United States presidential election, 1936

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United States presidential election, 1936
United States
1932 ←
November 3, 1936
→ 1940

531 electoral votes of the Electoral College
266 electoral votes needed to win
  FDR in 1933.jpg LandonPortr.jpg
Nominee Franklin D. Roosevelt Alf Landon
Party Democratic Republican
Home state New York Kansas
Running mate John N. Garner Frank Knox
Electoral vote 523 8
States carried 46 2
Popular vote 27,752,648 16,681,862
Percentage 60.8% 36.5%

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About this image
Presidential election results map. Red denotes states won by Landon/Knox, Blue denotes those won by Roosevelt/Garner. Numbers indicate the number of electoral votes allotted to each state.

President before election

Franklin D. Roosevelt
Democratic

Elected President

Franklin D. Roosevelt
Democratic

The United States presidential election of 1936 was the 38th quadrennial presidential election, held on Tuesday, November 3, 1936. In terms of electoral votes, it was the most lopsided presidential election in the history of the United States. In terms of the popular vote, it was the second-biggest victory for the winner since the election of 1820, which was not seriously contested.

The election took place as the Great Depression entered its eighth year. Incumbent President and Democratic candidate Franklin D. Roosevelt was still working to push the provisions of his New Deal economic policy through Congress and the courts. However, the New Deal policies he had already enacted, such as Social Security and unemployment benefits, had proven to be highly popular with most Americans. Roosevelt's Republican opponent was Governor Alf Landon of Kansas, a political moderate.

Although some political pundits predicted a close race, Roosevelt went on to win the greatest electoral landslide since the beginning of the current two-party system in the 1850s. Roosevelt carried every state except Maine and Vermont, which together could only return 8 electoral votes. By winning 523 electoral votes, Roosevelt received 98.49% of the electoral vote, the highest percentage since the uncontested election of 1820. Roosevelt also won the largest number of electoral votes ever recorded at that time, so far only surpassed by Ronald Reagan in the election of 1984, when there were 7 more electoral votes available to contest. In addition, Roosevelt won 60.8% of the national popular vote, the second highest popular-vote percentage won since 1820 (the highest percentage was won by Lyndon Johnson in 1964).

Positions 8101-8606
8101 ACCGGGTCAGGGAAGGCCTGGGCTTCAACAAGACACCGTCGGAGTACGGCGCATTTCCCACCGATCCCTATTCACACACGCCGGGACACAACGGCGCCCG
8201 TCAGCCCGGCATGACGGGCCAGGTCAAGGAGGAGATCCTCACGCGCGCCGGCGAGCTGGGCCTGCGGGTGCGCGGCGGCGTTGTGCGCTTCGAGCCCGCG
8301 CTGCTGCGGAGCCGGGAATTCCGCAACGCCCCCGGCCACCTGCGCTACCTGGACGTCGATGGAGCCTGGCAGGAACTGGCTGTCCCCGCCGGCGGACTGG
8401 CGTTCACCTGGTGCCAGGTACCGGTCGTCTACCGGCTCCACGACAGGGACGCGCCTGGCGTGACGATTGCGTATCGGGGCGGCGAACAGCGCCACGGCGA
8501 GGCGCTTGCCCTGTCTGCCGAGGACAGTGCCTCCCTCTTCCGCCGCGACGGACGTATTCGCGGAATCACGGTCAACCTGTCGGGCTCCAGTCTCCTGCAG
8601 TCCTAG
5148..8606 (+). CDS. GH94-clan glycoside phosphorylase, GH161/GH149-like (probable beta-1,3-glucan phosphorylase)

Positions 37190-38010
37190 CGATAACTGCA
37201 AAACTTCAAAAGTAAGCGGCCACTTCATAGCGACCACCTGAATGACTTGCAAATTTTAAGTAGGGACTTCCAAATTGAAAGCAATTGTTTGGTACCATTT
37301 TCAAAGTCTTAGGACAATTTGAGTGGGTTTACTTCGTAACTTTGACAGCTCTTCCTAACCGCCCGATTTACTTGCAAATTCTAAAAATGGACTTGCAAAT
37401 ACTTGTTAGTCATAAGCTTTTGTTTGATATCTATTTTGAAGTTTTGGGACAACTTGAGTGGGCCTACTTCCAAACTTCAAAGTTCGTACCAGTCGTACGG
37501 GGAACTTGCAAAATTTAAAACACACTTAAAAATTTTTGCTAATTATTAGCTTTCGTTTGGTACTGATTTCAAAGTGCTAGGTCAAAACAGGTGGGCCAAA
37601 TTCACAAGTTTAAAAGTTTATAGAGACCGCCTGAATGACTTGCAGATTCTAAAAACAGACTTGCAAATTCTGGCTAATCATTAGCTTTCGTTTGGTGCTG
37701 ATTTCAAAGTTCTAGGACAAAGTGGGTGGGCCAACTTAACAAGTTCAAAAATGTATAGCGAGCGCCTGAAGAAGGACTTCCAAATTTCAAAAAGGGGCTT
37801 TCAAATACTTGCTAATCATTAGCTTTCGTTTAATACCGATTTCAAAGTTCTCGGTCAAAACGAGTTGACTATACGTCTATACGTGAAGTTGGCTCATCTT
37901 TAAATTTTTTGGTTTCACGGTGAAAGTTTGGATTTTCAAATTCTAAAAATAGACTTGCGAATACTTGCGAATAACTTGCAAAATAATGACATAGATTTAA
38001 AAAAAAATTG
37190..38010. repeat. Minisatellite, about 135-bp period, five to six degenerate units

Nominations[edit]

Republican Party nomination[edit]

The 1936 Republican National Convention was held in Cleveland, Ohio, between June 9 and 12. Although many candidates sought the Republican nomination, only two, Governor Landon and Senator William Borah of Idaho, were considered to be serious candidates. While favorite sons County Attorney Earl Warren of California, Governor Warren Green of South Dakota, and Stephen A. Day of Ohio won their respective primaries, the 70-year-old Borah, a well-known progressive and "insurgent," won the Wisconsin, Nebraska, Pennsylvania, West Virginia, and Oregon primaries, while also performing quite strongly in Knox's Illinois and Green's South Dakota. The party machinery almost uniformly backed Landon, however, a wealthy businessman and centrist, who won primaries in Massachusetts and New Jersey and dominated in the caucuses and at state party conventions.

Republican primaries by state results

With Knox withdrawing as Landon's selection for vice-president (after the rejection of New Hampshire Governor Styles Bridges) and Day, Green, and Warren releasing their delegates, the tally at the convention was as follows:

  • Alf Landon 984
  • William Borah 19

Democratic Party nomination[edit]

President Roosevelt faced only one primary opponent other than various favorite sons. Henry Skillman Breckinridge, an anti-New Deal lawyer from New York, filed to run against Roosevelt in four primaries. Breckinridge's challenge of the popularity of the New Deal among Democrats failed miserably. In New Jersey, President Roosevelt did not file for the preference vote and lost that primary to Breckinridge, even though he did receive 19% of the vote on write-ins. Roosevelt's candidates for delegates swept the race in New Jersey and elsewhere. In other primaries, Breckinridge's best showing was 15% in Maryland. Overall, Roosevelt received 93% of the primary vote, compared to 2% for Breckinridge.[1]

The Democratic Party Convention was held in Philadelphia between July 23 and 27. The delegates unanimously re-nominated incumbents President Roosevelt and Vice-President John Nance Garner. At Roosevelt's request, the two-thirds rule, which had given the South a veto power, was repealed.

The balloting
Presidential ballot Vice-presidential ballot
Franklin D. Roosevelt 1100 John Nance Garner 1100

Other nominations[edit]